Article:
Ten years ago, Jessie H. got into a bidding war for a ceramic figurine at an auction. He paid $500 for it—more than he wanted to pay—but he was happy he won the piece. Now, considering selling it, he engaged WorthPoint’s “Ask A Worthologist” service to discover its value.
Jessie H. got into a bidding war 10 years ago for a ceramic figurine at an auction. While he ended up paying more than he wanted, he was happy he won the piece. Now, a decade later, he feels it’s time for it to go, if he can get the right price. He engaged WorthPoint’s Ask a Worthologist service to check its value before selling it. The question was forwarded to me. Here’s his question:
“I was at an farm auction about 10 years ago and this piece caught my attention, as several dealer types were flocked around it pretending not to be very interested in it. I liked the look of it and figured if the dealers were that interested it must be worth having. There didn’t appear to be many people at the sale who weren’t dealers, the weather being nasty, so I stayed. I got bid up pretty good, I got angry and ended up paying more than $500 for it. Now I want to sell it. If you could look at the images and tell me if I can get more than I paid for it I’ll let it go. It measures about 13.5 inches long and about 9 inches high, the markings you can see in the images.”
Here’s my response:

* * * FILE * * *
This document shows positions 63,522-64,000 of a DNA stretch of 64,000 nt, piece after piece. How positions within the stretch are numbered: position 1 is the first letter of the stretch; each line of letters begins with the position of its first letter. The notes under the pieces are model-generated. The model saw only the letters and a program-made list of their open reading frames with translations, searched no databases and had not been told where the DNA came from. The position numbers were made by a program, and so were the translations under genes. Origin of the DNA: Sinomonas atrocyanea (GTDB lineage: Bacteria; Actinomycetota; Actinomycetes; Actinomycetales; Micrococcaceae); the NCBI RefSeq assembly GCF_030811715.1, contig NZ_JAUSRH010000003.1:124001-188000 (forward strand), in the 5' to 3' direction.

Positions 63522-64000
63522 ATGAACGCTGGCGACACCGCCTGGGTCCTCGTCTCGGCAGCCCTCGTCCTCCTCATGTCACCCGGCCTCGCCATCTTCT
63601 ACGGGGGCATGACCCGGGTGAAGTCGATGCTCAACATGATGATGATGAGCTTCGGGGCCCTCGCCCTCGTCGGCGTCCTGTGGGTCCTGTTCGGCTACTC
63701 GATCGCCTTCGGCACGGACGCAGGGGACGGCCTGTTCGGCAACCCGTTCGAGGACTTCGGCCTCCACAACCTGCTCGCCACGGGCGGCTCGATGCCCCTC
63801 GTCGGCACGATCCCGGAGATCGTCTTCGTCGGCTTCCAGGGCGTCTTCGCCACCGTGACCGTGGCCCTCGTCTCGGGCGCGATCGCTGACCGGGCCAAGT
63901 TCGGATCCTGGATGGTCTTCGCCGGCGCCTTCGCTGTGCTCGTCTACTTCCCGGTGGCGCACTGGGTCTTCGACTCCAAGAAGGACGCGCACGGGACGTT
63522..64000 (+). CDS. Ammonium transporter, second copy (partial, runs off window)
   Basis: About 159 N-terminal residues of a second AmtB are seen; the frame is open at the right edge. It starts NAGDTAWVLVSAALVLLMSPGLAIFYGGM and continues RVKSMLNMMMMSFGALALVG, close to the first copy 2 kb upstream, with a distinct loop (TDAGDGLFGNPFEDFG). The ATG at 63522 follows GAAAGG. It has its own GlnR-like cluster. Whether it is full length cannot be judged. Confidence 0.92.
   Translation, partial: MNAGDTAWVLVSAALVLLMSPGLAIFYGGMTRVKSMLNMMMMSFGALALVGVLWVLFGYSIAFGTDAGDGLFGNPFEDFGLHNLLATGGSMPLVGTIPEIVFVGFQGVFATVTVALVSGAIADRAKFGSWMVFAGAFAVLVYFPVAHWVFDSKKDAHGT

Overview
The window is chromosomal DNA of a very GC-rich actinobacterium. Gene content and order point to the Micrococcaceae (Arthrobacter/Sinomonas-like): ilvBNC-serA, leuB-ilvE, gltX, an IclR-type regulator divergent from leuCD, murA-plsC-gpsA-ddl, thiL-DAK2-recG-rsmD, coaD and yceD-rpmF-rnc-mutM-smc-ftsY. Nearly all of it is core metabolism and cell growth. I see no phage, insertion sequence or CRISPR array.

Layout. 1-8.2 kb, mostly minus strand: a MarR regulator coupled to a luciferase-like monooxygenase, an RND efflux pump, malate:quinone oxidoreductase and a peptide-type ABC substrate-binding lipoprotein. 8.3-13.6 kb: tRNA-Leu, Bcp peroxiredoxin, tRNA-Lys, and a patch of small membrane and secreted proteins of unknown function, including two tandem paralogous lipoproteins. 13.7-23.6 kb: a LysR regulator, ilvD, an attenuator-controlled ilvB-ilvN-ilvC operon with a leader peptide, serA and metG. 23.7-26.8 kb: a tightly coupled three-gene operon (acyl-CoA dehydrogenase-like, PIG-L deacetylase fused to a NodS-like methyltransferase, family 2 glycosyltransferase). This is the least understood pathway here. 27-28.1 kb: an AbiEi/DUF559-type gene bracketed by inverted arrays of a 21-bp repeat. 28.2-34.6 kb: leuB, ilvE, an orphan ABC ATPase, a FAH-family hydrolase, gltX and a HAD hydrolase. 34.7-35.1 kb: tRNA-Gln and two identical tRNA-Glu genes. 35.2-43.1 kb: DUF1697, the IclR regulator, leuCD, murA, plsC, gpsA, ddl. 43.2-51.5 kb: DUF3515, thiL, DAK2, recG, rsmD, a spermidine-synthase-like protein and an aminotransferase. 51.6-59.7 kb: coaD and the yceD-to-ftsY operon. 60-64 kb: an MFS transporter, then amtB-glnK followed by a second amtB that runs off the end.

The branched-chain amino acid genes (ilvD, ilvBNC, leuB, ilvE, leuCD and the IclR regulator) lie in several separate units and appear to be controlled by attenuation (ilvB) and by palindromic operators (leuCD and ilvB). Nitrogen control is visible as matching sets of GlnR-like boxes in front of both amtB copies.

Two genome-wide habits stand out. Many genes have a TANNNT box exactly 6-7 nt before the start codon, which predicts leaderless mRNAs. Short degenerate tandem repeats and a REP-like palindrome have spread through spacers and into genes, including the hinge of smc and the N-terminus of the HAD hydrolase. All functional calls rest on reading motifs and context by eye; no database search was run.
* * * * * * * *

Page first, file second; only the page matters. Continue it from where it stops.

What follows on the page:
I don’t think you have to worry much about getting your money back. Even 10 years ago you got a very good deal. Chances are the dealers at that auction had a good idea the piece was unusual, but were not sure enough to take a chance and bid higher than their comfort levels. Pieces like this do not often appear at country auctions, and unless a dealer is familiar with early 19th century Staffordshire figures, they are not likely to bid beyond their “best guess” as to the wholesale value to get it.
Based on your images, this appears to be a rare example of the Staffordshire Pearl ware figural group titled “Bull Beating,” circa 1835. Pieces like this are pottery with hand-painted polychrome enamel decoration, this one depicting a bull being attacked by two trained dogs, and a man holding up a stick. The raised base titled “Bull Beating” and “Now Captin Lad.”
The piece is generally accepted to be what’s called a “Sherratt Type,” after one Obadiah Sherratt, who credited with producing pieces in this form. Very little is known of Sherratt himself, other than he potted during the early years of the 19th century, and his name is actually attached to only two other pieces I know of. You’ll be happy to know your investment was well worth it. If you were to put it into auction today, I’d recommend a presale value on it in the $4,000-$6,000 range.
Mike Wilcox, of Wilcox & Hall Appraisers, is a Worthologist who specializes in Art Nouveau and the Arts and Craft movement.
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